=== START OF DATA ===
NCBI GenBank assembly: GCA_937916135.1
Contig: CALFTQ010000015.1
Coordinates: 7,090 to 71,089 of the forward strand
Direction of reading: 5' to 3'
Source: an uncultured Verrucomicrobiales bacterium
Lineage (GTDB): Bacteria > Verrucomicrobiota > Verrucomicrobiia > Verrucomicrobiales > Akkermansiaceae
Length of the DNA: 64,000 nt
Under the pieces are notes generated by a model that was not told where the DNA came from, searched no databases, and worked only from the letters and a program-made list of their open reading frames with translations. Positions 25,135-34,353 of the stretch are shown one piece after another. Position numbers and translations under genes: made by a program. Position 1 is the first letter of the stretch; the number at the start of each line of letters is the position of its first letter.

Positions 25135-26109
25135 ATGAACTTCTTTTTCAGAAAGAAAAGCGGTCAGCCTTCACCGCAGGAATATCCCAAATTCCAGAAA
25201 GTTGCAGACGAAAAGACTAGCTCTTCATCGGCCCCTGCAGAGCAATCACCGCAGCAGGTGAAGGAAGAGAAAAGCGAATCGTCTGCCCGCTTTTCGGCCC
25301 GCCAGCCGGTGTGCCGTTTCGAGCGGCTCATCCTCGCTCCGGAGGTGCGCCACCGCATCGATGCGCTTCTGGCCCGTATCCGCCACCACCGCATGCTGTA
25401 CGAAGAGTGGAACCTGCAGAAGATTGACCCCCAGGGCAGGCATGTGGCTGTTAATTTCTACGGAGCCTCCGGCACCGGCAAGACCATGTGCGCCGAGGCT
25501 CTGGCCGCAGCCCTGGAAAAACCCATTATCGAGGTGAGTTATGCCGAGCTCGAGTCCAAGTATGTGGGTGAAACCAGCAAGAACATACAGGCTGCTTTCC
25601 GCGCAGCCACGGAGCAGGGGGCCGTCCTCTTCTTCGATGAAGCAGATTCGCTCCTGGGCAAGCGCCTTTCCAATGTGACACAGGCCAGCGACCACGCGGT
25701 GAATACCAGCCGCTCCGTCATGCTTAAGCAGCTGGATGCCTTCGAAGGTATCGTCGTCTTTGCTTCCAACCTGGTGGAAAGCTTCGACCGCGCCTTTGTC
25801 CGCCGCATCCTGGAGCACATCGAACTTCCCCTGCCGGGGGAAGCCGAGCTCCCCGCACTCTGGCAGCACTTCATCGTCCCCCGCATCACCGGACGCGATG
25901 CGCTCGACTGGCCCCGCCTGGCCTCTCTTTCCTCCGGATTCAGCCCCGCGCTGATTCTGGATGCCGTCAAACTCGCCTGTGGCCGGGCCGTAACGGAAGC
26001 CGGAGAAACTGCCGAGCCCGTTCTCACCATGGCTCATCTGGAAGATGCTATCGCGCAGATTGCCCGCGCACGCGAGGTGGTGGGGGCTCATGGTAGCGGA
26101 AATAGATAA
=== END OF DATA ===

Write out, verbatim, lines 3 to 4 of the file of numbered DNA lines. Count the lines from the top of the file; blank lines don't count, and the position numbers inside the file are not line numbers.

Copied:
Coordinates: 7,090 to 71,089 of the forward strand
Direction of reading: 5' to 3'